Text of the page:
Here’s the Skinny on B12 Injections
Is it possible to inject motivation? Many people seem to think so, judging by the popularity of B12 injections at weight-loss centers around the country. Delivered in a rosy pink serum, vitamin B12 helps the body to regenerate red blood cells and maintain the central nervous system.
Now, to be clear: a B12 injection won’t cause weight loss itself. The treatment is rumored to have energizing benefits that encourage weight loss. The thinking is that more energy means an easier time keeping up with a diet and exercise regimen. But it’s important to note that not everyone will gain energy from the shot.
Vitamin B12’s association with a boost in energy came in the early 20th century, when doctors realized that a dose of B12-rich liver juice (yum!) could cure a problem known as pernicious anemia—a condition that occurs when the body has difficulty with B12 absorption. Once the patients finished their liver-drink, their fatigue evaporated, and they returned to their lives of jitterbugging and knocking secret codes on speakeasy doors.
If you are too young to remember New Coke, in fairly good health, and an omnivore (in its natural form, B12 is present in food that comes from animals), your B12 levels are probably fine. Pernicious anemia is most common in older adults and pretty rare in those younger than 30. You don’t have to be anemic to experience a similar sluggishness, though—any B12 deficiency can sap energy and is best treated with a healing dose of the vitamin. Vegans and vegetarians, for instance, don’t get much of the vitamin from their plant-based diets and can be good candidates for B12 injections.
Let’s say your B12 levels are normal. Is it unhealthy to get an injection and have an excess of B12? Well, like vitamin C, vitamin B12 is water-soluble, so your body will likely flush out any extra before the concentration gets to toxic levels. There’s no scientific evidence that bonus B12 in your system will give you extra energy, but there’s also no harm in it if you choose to go that route.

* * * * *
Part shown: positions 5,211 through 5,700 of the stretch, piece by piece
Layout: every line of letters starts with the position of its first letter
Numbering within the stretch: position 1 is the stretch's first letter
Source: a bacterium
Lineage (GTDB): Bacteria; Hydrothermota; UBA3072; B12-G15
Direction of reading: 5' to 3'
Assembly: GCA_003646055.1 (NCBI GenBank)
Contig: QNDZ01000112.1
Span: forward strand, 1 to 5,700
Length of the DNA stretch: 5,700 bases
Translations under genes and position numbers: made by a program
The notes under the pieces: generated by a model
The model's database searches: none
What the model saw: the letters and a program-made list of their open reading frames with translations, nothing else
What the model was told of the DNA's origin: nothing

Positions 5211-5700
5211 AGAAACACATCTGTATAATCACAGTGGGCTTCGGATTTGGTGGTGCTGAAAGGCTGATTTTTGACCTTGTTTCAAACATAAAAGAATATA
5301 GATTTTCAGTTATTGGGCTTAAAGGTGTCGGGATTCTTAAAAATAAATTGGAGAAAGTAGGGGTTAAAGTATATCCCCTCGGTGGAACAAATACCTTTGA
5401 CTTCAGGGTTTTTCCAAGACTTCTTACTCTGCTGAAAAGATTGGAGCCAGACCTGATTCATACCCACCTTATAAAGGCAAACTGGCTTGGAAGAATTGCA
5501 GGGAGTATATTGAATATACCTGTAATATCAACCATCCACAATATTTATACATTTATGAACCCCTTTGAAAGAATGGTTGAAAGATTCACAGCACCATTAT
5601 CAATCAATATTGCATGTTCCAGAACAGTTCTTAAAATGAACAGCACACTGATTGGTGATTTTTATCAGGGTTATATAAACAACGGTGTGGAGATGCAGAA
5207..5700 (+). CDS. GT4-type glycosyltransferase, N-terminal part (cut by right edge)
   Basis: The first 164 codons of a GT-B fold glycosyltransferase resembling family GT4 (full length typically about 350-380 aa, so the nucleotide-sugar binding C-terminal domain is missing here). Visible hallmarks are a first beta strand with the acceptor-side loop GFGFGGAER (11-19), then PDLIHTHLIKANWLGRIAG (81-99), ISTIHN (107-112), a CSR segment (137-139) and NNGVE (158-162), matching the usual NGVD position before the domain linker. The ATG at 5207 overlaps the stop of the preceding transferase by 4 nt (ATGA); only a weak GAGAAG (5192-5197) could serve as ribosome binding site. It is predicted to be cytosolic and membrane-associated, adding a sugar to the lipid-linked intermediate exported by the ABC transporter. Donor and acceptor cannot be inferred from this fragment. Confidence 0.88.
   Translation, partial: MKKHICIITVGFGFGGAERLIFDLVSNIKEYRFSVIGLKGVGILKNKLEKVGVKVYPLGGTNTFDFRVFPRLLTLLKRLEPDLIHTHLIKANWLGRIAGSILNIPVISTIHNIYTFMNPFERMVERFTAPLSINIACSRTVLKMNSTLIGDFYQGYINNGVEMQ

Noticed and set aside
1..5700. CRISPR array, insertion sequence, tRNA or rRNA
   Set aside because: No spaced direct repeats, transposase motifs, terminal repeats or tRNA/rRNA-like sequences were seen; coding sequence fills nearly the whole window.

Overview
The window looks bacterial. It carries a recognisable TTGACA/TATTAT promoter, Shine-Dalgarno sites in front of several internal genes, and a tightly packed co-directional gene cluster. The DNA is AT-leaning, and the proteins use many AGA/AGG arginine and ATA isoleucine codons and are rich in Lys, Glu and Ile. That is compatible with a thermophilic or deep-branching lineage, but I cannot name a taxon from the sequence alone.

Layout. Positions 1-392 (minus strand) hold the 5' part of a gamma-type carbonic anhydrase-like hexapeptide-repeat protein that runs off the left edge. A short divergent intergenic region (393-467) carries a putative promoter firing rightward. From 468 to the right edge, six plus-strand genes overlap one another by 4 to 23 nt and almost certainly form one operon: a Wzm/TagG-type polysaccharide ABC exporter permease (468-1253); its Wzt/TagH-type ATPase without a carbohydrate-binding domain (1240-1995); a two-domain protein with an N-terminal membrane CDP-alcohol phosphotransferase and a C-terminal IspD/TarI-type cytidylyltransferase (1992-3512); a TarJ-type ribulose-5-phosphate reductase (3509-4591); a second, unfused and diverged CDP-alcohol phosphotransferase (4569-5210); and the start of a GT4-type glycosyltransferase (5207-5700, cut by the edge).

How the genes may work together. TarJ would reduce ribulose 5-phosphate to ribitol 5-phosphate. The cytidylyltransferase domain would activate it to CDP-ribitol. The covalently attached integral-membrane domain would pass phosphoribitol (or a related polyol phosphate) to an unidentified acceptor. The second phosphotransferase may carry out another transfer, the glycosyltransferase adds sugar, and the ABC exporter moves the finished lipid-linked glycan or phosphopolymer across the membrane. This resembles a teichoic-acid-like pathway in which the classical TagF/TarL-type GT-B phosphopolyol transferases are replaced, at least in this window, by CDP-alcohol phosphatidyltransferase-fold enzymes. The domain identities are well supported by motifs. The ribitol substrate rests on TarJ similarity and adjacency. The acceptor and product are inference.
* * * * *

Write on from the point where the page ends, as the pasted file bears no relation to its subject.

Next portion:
If you’d rather skip the needle, however, here are other ways to get an energy boost without a trip to the clinic.
Eat the Right Food
A non-vegetarian Western diet provides more than enough B12 to keep the body at normal levels—eat a decent amount of meat and fish, and you’ll be fine. But to stay lively, you should also avoid food that’s high in simple sugars and refined starches. Whole grains, high-fiber vegetables, and nuts are digested more slowly than a midafternoon bag of chips or gingerbread house, giving your system the fuel to prevent a crash later.
Get Some Exercise
The benefits of exercise, even the low-intensity kind, are too numerous to mention. Whether you pump iron or just take a 20-minute walk during a lunch break, physical activity will make you sleep better, circulate more oxygen to your cells, and release energizing hormones—all things that drive away feelings of lethargy and exhaustion.
Take a Nap
To get the most out of an afternoon snooze, you need to time it with your body’s natural sleep cycle. Limit the nap to 10–20 minutes, and you’ll enjoy the kind of sleep that results in boosted alertness, mood, and motor skills. Sleep for 45 minutes or less, and you add creativity and sensory benefits to the mix. For a long nap, stretch it out to 90 minutes—this takes the brain through every sleep stage, allegedly leading to a clear mind and a sharp memory.
Drink Your Coffee Right on Time
Our bodies make their own energy drink. It’s called cortisol, and it’s responsible for making us feel alert. Like any hormone, cortisol follows its own rhythms, peaking at certain hours and dipping at others. That means that if you drink your cup of java when your cortisol levels are tapering off, you’ll get the most out of the caffeine and potentially feel energized all day. For those with a 9–5 job, the golden hours for coffee breaks are 9:30 a.m.–11:30 a.m. and 1:30 p.m.–5 p.m. If you get up earlier or later, adjust your hours accordingly.